Justice is served: Slow Food Nations brings Food Equity, Inclusion and Justice to the table

The next edition of Slow Food Nations, which will take place in Denver, Colorado, July 19-21, will shed light on one of the biggest problems that still exist within our food system: Equity, Inclusion and Justice, Inclusion (EIJ).

Theft of land, farmworker, fisher-harvester and other food and seafood chain worker exploitation, lack of access to land, oceans, freshwaters, and healthy foods, food apartheid neighborhoods, and diet related health problems, just to name a few, are rooted in race, class and gender disparities. As these injustices continue, all too often the voices of people of color, poor or low-income people and women are excluded from the mainstream food movement.

At Slow Food Nations, Slow Food USA and Slow Food Turtle Island will interact broadly in a series of events to dismantle racism, classism, and gender and sexual orientation bias in the food system by prioritizing support for underrepresented producers and integrating topics of equity and justice into the events’ program. From a featured discussion of the past, present, and future of African-American food heritage, to a panel for initiatives and programs to re-introduce indigenous traditional foods, from a talk on how agriculture is affected by the shortage of immigrant workers, to a discussion on how guerrilla gardens, school-supported agriculture, and seasonal cooking can create social and environmental change. Slow Food USA needs the experiences, assets and insights of people and communities of color, and diverse socioeconomic backgrounds to center the voices of those most impacted to help move this shift forward. At Slow Food Nations we will strengthen this shift.

Slow Food USA is collecting donations that will provide scholarships for six Slow Food Turtle Island delegates to attend the Leader Summit in Denver, where they can share their work and learn tools to empower their communities with a more equitable, inclusive and just food system.

Slow Food USA is committed to listening to those most impacted by food injustice; to being honest about how white supremacy, economic exploitation, and cultural domination have fundamentally shaped the agricultural history of the U.S.; to furthering our own education on how to build a just and equitable food system and supporting our local chapters to do the same, to honoring local knowledge; and, to taking appropriate action to support, deepen or create local food justice and food sovereignty efforts.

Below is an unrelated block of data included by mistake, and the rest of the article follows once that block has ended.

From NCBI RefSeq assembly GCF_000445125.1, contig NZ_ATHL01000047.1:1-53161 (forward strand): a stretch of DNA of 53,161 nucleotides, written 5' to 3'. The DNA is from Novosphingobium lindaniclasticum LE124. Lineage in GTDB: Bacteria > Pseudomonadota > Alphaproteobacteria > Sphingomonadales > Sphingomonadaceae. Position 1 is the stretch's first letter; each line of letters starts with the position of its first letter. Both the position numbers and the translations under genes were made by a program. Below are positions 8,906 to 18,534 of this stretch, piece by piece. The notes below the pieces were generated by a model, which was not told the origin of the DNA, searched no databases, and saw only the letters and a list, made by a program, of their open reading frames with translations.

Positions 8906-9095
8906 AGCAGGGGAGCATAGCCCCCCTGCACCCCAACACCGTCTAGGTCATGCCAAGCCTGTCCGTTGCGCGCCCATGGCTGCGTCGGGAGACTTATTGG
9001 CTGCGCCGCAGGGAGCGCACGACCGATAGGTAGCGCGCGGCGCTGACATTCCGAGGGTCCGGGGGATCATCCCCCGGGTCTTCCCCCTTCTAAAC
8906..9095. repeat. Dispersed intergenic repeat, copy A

In 2018, Slow Food USA launched a new initiative to spread joy and justice in food with the release of the “Equity, Inclusion and Justice Manifesto.” The goal of this document was to acknowledge the structural inequalities within our food system and the voices that are marginalized as a result. Today, this work has evolved into a national working group of Slow Food leaders dedicated to the development of an equitable, just and healthy local food system—one that truly works for all of us.

Equity, Inclusion and Justice (EIJ) must be within the DNA of the values espoused by Slow Food.  Good, Clean, and Fair must go forward through an EIJ lens that includes:

  • Good-quality, flavorsome and healthy food with cultural relevance, available and accessible to all. This incorporates supporting efforts that cultivate food justice; equitable access; and collaborations that encourage food sovereignty.
  • Clean-production that does not harm the environment or people.  Insure that environmental justice principles are applied in the fields as farmworkers plant, pick, and harvest, and on the boats as fishers harvest and process.
  • Fair-accessible prices for consumers (co-producers) and fair conditions and pay for producers and all workers. Fight for dignity and economic justice of labor from field to fork. There should be geographical and equitable access for all communities.

To have a look at the full program of Slow Food Nations you can visit: slowfoodnations.org/events/


  • Did you learn something new from this page?
  • yesno